"It's a violation with the 1966 preservation act when you notify the county that you have a historic property and you have a nomination filed and you have a historic easement on the whole property including the cemetery they're not supposed to do anything to that cemetery," said Roger Brown, homeowner.
They worry that water lines were put through the cemetery. Last year, new lines were needed for two nearby homes and a permit was issued. Water lines were later installed but not by the county.
"From what I understood the people had no water and had been that way for at least a few weeks so they were in a position where the waterline service was a requirement and it was installed on their property by an independent contractor," said Rob Slocum,
County officials are aware of Brown's concerns and say they too value historical property. But in this case, there is no official documentation to support claims there is a cemetery.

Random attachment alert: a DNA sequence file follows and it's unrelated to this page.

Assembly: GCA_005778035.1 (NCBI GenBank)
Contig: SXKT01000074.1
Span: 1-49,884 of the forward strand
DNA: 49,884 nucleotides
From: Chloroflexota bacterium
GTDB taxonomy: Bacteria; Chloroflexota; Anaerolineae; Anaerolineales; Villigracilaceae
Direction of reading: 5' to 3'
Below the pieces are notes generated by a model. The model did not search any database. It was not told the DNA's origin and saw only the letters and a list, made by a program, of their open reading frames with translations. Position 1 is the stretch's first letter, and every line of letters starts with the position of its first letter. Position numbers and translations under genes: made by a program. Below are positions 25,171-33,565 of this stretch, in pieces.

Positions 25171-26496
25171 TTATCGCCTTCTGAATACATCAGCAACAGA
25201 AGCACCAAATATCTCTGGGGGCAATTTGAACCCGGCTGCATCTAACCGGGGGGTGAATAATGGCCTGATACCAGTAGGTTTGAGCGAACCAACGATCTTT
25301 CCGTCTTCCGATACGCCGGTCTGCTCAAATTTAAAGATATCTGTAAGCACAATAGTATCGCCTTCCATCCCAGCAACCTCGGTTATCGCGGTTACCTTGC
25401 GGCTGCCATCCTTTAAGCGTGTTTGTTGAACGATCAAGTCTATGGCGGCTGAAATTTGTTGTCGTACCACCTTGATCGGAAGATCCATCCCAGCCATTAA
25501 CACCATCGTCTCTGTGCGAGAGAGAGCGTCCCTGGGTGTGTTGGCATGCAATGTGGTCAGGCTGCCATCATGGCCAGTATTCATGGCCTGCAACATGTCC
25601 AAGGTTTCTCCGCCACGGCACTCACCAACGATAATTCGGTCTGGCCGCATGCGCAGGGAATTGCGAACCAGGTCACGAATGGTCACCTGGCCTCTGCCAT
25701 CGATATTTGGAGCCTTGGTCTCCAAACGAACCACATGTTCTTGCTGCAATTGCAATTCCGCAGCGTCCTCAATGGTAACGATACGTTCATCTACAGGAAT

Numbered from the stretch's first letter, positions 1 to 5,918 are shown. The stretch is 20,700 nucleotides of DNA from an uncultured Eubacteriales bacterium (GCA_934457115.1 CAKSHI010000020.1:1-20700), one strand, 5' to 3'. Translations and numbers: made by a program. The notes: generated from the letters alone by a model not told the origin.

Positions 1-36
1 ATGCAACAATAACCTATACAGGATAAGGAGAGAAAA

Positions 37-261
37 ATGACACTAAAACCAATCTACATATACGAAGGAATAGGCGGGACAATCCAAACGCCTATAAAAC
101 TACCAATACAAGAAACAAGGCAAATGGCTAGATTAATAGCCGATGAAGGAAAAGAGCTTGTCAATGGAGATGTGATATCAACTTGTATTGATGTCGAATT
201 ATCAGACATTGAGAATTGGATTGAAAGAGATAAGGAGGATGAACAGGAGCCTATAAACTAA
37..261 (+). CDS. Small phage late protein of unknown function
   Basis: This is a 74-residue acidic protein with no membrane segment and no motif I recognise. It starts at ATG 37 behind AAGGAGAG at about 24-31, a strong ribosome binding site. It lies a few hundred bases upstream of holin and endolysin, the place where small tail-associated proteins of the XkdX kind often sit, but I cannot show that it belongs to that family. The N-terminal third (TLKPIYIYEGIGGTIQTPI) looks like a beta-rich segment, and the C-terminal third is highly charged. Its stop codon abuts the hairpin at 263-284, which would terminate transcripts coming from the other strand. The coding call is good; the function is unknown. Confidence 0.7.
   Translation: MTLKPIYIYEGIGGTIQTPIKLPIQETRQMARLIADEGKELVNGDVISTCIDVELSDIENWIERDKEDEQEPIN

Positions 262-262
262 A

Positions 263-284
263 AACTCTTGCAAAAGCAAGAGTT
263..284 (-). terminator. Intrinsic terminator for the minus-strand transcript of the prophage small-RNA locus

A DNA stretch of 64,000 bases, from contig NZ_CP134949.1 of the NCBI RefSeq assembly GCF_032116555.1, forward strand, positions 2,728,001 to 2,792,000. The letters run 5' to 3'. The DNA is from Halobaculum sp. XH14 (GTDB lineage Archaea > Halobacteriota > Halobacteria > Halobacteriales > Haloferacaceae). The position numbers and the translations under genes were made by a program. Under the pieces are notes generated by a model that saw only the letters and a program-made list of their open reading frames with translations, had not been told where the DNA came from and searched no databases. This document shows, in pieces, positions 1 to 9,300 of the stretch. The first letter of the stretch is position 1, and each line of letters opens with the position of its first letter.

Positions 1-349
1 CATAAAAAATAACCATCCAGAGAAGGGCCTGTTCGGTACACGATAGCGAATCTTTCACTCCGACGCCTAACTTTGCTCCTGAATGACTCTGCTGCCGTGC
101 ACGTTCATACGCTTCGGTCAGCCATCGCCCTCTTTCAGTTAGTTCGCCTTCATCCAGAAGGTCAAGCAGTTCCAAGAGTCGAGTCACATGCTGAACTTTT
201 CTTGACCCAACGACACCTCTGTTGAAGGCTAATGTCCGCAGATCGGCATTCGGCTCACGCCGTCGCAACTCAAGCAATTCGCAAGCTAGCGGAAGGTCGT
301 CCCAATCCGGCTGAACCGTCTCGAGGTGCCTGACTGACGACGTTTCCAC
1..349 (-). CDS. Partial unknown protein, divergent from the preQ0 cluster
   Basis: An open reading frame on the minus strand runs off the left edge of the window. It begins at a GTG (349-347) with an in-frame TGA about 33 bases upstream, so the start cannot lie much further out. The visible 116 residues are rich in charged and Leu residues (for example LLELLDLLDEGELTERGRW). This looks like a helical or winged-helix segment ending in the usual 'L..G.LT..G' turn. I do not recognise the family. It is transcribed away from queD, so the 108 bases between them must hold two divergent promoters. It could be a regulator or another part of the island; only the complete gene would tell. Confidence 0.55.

"The last thing we want to do is damage any cemetery or historic stab however because there was no evidence of it. And still today we don't see any evidence of it, to install water lines so a property owner can have service is not under our purview to restrict," said Slocum.
For Brown and Magnate, they only way to preserve this piece of history is to move the waterlines.
"Because if they break they will completely undermine that foundation and if they break a long the side where the cemetery is we don't know what damage it's going to do to the bodies or the things that may be buried in that cemetery," said Teri Magnate, Archivist.
Brown says he has filed a lawsuit against his two neighbors who installed the waterlines for interference with historical property and plans on filling one against the county as well.